Four Reasons Why You Should Love Sonoma Tilemakers Like We Do (Part 2)

By Sam Ferris

What we covered is a vital cog in understanding the Sonoma Tilemakers machine, especially why it?s a steal pricewise.

So you should know by now that Sonoma Tilemakers is as hands-on with their tile as possible. The energy Sonoma exerts to craft its tile certainly doesn?t underwhelm, and along with the time and care they devote to the tile-making process, it?s a huge reason why we feel all of Sonoma?s products are a bargain. We feel so strongly about this that we made it our number two reason why we love Sonoma Tilemakers (and why you should, too). Keep reading to see why the tile is a big bang for your buck.

It?s a bargain

Let?s start with glazes. See the ingredients below? Sonoma uses them to create tile glazes by hand. Simple, right? Well, not exactly. Unlike food, there isn?t a set-in-stone recipe for tile glazes. Because of that, glaze colors are hard to predict.

Indeed, Sonoma told us they spend quite some time experimenting with glaze colors and formulas, and it?s difficult to perfect the glaze without at least a few do-overs. The old adage ?time is money? is true here ? it?s not cheap to experiment with glazes over and over again.

There?s about eight scoops of the chemical ingredients below in each glaze mix; it can be any type of combination (all zinc oxide, for example, or two zinc oxide, one talc, one whiting, etc.)
After you add the chemical ingredients, you choose which colors to put into the mix, using about half of a spoon full of color. Then you add water and stir until the glaze takes on a syrup-like texture.
However, as Sonoma pointed out (and we quickly learned), glazes don?t always match the colors you put in. The picture below features a glaze we hand-mixed ourselves. It ended up a dark gray color with a little bit of purple, but our intention was to make it a salmon color.
Once perfected, Sonoma Tilemakers hand-dip their tiles into the glazes. Some glazes are hand-sprayed onto tiles, as well. Dipping is a relatively quick but intricate process. First, you have to stir the glaze, as the chemicals tend to gravitate toward the bottom of the mix. After you stir it, you dip the glaze for 1-3 seconds, then remove it slowly. Once it?s removed, you slowly rotate the tile to both remove excess glaze and make sure it?s evenly applied.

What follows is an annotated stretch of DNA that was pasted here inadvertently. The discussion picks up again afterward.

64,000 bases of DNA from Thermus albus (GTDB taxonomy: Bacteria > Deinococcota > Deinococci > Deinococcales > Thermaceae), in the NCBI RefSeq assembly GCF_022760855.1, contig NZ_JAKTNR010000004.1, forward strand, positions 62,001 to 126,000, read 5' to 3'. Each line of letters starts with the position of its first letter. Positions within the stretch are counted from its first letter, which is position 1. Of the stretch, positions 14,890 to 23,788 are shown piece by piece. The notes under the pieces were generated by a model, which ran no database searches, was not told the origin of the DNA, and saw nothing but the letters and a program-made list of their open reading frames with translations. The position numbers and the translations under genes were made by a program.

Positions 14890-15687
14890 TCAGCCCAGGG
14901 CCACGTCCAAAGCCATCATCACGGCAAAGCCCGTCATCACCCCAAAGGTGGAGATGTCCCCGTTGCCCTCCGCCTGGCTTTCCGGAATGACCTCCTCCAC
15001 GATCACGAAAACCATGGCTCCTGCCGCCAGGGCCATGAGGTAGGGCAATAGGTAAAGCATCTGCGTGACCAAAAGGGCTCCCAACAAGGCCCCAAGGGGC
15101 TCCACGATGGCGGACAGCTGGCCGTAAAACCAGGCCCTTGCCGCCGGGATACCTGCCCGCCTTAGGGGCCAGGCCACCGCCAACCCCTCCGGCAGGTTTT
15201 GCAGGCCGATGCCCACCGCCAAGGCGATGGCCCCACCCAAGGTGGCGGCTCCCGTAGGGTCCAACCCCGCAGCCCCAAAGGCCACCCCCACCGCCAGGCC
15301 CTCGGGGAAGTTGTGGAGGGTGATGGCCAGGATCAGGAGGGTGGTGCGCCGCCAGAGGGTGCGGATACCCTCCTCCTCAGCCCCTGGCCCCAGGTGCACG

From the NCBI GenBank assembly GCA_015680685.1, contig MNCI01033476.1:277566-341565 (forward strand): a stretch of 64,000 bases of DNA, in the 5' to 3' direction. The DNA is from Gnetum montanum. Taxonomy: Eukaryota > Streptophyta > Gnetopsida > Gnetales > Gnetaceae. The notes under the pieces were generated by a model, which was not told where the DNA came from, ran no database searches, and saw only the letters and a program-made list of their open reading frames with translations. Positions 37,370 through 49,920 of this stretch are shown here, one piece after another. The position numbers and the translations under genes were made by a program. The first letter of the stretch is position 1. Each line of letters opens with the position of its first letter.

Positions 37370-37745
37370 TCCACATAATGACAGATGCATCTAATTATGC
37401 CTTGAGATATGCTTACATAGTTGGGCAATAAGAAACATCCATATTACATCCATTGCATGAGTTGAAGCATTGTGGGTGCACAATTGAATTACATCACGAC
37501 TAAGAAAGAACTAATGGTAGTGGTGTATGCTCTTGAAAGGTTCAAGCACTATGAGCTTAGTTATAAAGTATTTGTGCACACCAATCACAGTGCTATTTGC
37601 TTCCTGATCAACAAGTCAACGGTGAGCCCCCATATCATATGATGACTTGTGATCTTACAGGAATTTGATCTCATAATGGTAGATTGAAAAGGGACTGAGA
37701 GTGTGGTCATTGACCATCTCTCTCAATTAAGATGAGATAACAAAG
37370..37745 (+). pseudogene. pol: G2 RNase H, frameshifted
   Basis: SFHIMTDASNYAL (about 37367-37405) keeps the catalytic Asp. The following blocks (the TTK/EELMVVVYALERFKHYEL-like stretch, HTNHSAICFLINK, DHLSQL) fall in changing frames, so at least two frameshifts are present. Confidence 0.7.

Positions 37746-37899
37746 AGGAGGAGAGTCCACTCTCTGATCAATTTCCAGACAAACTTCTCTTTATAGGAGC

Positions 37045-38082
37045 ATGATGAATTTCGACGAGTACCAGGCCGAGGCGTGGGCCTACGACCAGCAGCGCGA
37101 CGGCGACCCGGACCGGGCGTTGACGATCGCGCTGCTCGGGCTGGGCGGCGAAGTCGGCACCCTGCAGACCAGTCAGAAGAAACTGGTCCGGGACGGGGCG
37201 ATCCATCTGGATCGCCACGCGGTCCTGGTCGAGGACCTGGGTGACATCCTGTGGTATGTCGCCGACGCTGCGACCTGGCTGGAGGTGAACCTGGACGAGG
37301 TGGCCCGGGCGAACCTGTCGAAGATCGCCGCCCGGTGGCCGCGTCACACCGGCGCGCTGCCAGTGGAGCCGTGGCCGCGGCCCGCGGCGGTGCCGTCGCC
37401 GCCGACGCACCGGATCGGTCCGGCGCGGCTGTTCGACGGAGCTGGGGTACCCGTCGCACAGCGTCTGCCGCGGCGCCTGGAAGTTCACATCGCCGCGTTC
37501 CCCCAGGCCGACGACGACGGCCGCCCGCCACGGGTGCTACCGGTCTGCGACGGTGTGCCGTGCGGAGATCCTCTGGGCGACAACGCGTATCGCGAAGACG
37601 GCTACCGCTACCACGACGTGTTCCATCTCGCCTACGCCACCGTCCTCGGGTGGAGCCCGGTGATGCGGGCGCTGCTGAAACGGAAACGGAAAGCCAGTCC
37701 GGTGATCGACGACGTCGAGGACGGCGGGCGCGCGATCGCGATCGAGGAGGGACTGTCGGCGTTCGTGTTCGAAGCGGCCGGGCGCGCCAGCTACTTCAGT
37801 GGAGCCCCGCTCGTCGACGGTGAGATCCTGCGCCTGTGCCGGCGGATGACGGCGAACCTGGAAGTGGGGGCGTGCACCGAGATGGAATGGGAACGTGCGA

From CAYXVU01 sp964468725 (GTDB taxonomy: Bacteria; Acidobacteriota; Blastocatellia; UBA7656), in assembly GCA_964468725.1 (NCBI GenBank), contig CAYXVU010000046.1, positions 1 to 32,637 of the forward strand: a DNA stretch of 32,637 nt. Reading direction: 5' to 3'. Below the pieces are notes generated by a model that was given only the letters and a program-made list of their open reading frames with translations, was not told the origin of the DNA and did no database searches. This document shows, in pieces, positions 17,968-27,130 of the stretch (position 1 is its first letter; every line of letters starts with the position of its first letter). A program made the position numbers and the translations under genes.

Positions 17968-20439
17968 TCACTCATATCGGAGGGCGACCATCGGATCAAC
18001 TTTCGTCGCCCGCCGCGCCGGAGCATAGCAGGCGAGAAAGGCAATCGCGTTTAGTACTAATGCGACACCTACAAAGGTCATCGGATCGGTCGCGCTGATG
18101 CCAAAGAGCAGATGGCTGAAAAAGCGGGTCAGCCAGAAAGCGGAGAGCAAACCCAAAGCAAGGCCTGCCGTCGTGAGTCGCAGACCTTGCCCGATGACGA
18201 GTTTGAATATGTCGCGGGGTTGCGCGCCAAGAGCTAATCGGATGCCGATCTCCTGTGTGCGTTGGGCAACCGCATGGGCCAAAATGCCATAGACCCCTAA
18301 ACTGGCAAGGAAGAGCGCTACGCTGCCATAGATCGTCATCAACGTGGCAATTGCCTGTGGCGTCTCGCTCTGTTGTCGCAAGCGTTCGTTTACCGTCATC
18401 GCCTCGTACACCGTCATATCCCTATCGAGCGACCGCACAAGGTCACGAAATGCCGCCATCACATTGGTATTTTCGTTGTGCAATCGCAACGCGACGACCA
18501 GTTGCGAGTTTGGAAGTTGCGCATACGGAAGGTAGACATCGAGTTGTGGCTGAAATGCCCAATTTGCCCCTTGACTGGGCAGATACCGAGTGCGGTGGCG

You?d think spray-applied glaze would be easier, but it?s not. There are two reasons why it?s more difficult. First, you have to make sure the glaze is evenly applied to the tile. Not enough and it?ll have a weak color. Too much and the glaze will look damaged. Second, the tile?s glaze cannot exceed a certain weight. Sonoma monitors the weight by first weighing the tile, zeroing out the scale, and then measuring the glaze as it?s applied.
Can you see why Sonoma?s tile is a bargain? With how intensive the glazing process is, and how much labor it requires, you?d think their tile would cost hundreds of dollars per square foot. But it doesn?t. And it?s especially a bargain because of the quality. This is the only tile factory we?ve toured, true. We?d bet that Sonoma Tilemakers probably puts the most care into their tile out of anyone, though.

Next week, we?ll unveil the third reason why you should love Sonoma Tilemakers as much as we do. While you wait, feel free to schedule an appointment with one of our designers by clicking here. They?ll show you the best Sonoma Tilemakers has to offer and what will work best in your home!?